GSA’s 5-year plan prioritizes digital government
The General Services Administration listed digital government as one of four strategic goals in its five-year strategic plan released Thursday.
Technology Transformation Services and the Office of IT Category, with support from the Office of Government-wide Policy, will be leaned on to deliver more trusted, accessible, user-centered technologies to federal agencies from fiscal 2022 to 2026.
The strategy is predicated on the view that GSA must help agencies rebuild public trust through digital services, after legacy systems and inequalities hindered government’s pandemic response.
“Technological advances offer unprecedented opportunities to deliver services more efficiently and effectively while saving taxpayer money,” writes GSA Administrator Robin Carnahan, in her letter of introduction. “In this moment of change, GSA is uniquely positioned to help our customer agencies deliver for the American people by providing critical tools, systems, solutions and expertise at the best value.”
TTS and OGP, together with the office of Customer Experience and GSA IT, are expected to implement equitable design practices in projects like improving vote.gov by increasing access to voting requirements and documents in many languages and formats.
GSA intends to request amendments to Federal Citizen Services Fund appropriation language so services are reimbursable and the spending cap increased for high-impact projects.
The agency is also developing a roadmap for its USA.gov redesign, which will improve users’ ability to navigate government benefits, services and programs by consolidating content like that found on Benefits.gov and Grants.gov. OCE and the internal Digital Executive Board will simultaneously improve the digital literacy of website managers, and more resources will be dedicated to the Digital Analytics Program to increase agencies’ understanding of how users’ are using their sites to access government services.
TTS will increase agencies’ use of shared technology solutions by spearheading the creation of a market development and partnerships capability featuring a market-sensing initiative, according to the strategy.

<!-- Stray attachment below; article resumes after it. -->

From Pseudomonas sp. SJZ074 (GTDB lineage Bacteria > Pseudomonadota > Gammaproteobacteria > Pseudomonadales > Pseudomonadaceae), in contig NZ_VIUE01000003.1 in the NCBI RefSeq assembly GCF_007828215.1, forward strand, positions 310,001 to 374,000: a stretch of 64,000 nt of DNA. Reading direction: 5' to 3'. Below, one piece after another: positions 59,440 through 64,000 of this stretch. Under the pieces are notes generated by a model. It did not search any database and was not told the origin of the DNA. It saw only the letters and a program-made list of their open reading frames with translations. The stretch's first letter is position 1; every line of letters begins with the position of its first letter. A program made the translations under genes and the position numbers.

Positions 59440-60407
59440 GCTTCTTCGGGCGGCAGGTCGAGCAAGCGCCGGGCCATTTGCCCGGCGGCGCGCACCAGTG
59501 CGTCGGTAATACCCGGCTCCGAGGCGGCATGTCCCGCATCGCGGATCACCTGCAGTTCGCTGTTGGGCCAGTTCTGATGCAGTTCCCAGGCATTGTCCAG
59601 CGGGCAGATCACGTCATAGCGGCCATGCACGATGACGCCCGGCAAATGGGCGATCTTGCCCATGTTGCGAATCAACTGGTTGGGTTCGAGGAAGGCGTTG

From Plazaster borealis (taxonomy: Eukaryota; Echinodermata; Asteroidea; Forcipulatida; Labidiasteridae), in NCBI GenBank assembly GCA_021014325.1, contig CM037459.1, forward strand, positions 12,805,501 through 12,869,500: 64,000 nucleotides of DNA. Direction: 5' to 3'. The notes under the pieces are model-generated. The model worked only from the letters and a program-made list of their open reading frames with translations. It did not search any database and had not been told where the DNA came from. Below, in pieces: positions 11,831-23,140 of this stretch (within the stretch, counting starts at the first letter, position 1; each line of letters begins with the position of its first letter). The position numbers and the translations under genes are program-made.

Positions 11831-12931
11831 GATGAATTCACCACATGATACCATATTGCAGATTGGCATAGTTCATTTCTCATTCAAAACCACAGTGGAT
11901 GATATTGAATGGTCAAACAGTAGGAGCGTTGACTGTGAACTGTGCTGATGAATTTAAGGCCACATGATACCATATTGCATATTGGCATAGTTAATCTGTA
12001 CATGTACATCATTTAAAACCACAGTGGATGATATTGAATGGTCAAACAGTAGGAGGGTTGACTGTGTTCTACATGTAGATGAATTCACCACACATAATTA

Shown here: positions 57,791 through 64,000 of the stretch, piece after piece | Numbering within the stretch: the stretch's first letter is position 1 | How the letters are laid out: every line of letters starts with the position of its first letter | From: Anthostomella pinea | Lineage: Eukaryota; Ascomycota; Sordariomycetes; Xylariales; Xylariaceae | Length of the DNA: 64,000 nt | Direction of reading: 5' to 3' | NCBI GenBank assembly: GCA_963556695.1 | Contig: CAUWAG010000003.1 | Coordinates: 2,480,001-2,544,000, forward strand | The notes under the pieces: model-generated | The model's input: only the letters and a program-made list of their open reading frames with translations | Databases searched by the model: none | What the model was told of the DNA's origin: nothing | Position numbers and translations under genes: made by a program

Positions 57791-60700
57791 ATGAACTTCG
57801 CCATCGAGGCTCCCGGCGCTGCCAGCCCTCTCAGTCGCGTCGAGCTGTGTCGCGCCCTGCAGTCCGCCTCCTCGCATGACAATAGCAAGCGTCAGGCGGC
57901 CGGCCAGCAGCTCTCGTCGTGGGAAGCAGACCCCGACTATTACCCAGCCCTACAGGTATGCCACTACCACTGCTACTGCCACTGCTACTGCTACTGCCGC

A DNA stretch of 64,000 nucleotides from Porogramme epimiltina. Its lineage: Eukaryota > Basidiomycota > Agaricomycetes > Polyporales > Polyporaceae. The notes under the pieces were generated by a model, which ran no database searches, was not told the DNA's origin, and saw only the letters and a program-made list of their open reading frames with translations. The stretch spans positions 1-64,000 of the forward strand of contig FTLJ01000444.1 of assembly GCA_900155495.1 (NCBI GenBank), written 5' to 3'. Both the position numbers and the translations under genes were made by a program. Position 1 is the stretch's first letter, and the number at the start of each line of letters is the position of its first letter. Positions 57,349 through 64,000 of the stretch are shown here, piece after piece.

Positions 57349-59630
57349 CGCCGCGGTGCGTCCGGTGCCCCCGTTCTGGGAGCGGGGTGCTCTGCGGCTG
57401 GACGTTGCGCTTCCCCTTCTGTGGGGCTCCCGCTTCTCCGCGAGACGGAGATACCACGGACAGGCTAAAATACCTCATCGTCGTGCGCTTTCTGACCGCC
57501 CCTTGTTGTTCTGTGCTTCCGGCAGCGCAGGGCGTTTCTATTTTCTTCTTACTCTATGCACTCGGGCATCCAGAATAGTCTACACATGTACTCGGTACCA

GSA plans to increase reuse of authorized cloud products, and reduce digital threats in the process, by expanding the Federal Risk and Authorization Management Program.
The agency will also increase agencies’ adoption of Login.gov and modernize federal rule-making management systems by streamlining workflows and improving data analysis.
Together TTS and OGP will employ a venture studio-esque model within the former to scale reimagined innovations governmentwide.
“This approach would help to launch innovative offerings and sustain them by providing resources and creating a clear, repeatable model for growing new ventures,” reads the strategy. “It would focus on high-impact digital transformation projects spanning multiple agencies and/or the public.”
GSA also wants to deepen the technological acumen within innovation accelerators like 18F, the Centers of Excellence, Presidential Innovation Fellows and 10x.
Elsewhere in the strategy the Federal Acquisition Service is tasked with ensuring agencies’ full adoption of the $50 billion Enterprise Infrastructure Solutions contract for telecommunications and IT modernization, which has become a moving target for government, by fiscal 2024.
Insights from GSA’s Workplace 2030 project will be used to develop new telework offerings for agencies like Home Office in a Box.
FAS and OGP will also streamline acquisition systems through the modernization of the Contract Acquisition Life-cycle Management (CALM) system, create a single experience for all GSA-assisted acquisitions by merging Assisted Services Shared Information System (ASSIST) legacy applications, automate error-detection bots, and improve the management of data on more than 50 million products and services through Catalog Management. FAS delivered $84 billion in IT governmentwide in fiscal 2021, and will work with OGP to increase agencies’ adoption of IT modernization offerings the next five years.
Polaris awards are now on hold following BD Squared’s pre-award challenge of the governmentwide acquisition contract — intended to increase agencies’ partnerships with small business IT service providers — but GSA plans to continue developing the vehicle.
The strategy directs OGP to build on the work of more than 30 Communities of Practice (CoPs), some geared toward innovation and emerging technologies, that GSA manages and six unnamed CoPs in particular.
“For FY 2022, GSA has identified six CoPs to achieve key milestones or quantitative performance outcomes,” reads the document.
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